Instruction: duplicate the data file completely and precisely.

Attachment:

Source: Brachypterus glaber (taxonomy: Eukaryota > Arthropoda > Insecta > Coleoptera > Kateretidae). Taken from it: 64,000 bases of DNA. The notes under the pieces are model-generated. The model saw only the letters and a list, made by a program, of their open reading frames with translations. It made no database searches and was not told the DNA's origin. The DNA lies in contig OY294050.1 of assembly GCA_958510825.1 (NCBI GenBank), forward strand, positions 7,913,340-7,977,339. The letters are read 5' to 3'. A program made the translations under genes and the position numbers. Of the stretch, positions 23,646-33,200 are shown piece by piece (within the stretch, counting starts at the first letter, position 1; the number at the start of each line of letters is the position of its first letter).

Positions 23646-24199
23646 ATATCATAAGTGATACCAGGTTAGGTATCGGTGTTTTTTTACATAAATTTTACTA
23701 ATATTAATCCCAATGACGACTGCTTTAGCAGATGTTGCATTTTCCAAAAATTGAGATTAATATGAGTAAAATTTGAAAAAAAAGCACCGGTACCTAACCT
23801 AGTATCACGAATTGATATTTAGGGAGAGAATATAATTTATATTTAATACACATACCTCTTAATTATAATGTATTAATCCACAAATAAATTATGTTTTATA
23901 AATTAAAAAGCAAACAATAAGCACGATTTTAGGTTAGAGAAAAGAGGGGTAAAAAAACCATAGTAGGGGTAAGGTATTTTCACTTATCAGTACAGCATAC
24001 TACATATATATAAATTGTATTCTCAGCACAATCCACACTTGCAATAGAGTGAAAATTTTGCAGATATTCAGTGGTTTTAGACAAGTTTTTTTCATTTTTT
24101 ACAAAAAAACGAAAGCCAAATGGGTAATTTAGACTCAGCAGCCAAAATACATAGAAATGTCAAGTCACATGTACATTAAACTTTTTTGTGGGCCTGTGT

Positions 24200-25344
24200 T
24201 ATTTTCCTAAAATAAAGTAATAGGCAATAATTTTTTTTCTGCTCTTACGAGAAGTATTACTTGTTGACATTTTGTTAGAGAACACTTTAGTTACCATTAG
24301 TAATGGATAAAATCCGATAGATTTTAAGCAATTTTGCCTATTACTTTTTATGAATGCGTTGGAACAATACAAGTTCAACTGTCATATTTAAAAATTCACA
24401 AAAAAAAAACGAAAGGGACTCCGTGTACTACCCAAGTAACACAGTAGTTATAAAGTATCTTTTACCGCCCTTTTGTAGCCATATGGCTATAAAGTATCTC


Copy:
Source: Brachypterus glaber (taxonomy: Eukaryota > Arthropoda > Insecta > Coleoptera > Kateretidae). Taken from it: 64,000 bases of DNA. The notes under the pieces are model-generated. The model saw only the letters and a list, made by a program, of their open reading frames with translations. It made no database searches and was not told the DNA's origin. The DNA lies in contig OY294050.1 of assembly GCA_958510825.1 (NCBI GenBank), forward strand, positions 7,913,340-7,977,339. The letters are read 5' to 3'. A program made the translations under genes and the position numbers. Of the stretch, positions 23,646-33,200 are shown piece by piece (within the stretch, counting starts at the first letter, position 1; the number at the start of each line of letters is the position of its first letter).

Positions 23646-24199
23646 ATATCATAAGTGATACCAGGTTAGGTATCGGTGTTTTTTTACATAAATTTTACTA
23701 ATATTAATCCCAATGACGACTGCTTTAGCAGATGTTGCATTTTCCAAAAATTGAGATTAATATGAGTAAAATTTGAAAAAAAAGCACCGGTACCTAACCT
23801 AGTATCACGAATTGATATTTAGGGAGAGAATATAATTTATATTTAATACACATACCTCTTAATTATAATGTATTAATCCACAAATAAATTATGTTTTATA
23901 AATTAAAAAGCAAACAATAAGCACGATTTTAGGTTAGAGAAAAGAGGGGTAAAAAAACCATAGTAGGGGTAAGGTATTTTCACTTATCAGTACAGCATAC
24001 TACATATATATAAATTGTATTCTCAGCACAATCCACACTTGCAATAGAGTGAAAATTTTGCAGATATTCAGTGGTTTTAGACAAGTTTTTTTCATTTTTT
24101 ACAAAAAAACGAAAGCCAAATGGGTAATTTAGACTCAGCAGCCAAAATACATAGAAATGTCAAGTCACATGTACATTAAACTTTTTTGTGGGCCTGTGT

Positions 24200-25344
24200 T
24201 ATTTTCCTAAAATAAAGTAATAGGCAATAATTTTTTTTCTGCTCTTACGAGAAGTATTACTTGTTGACATTTTGTTAGAGAACACTTTAGTTACCATTAG
24301 TAATGGATAAAATCCGATAGATTTTAAGCAATTTTGCCTATTACTTTTTATGAATGCGTTGGAACAATACAAGTTCAACTGTCATATTTAAAAATTCACA
24401 AAAAAAAAACGAAAGGGACTCCGTGTACTACCCAAGTAACACAGTAGTTATAAAGTATCTTTTACCGCCCTTTTGTAGCCATATGGCTATAAAGTATCTC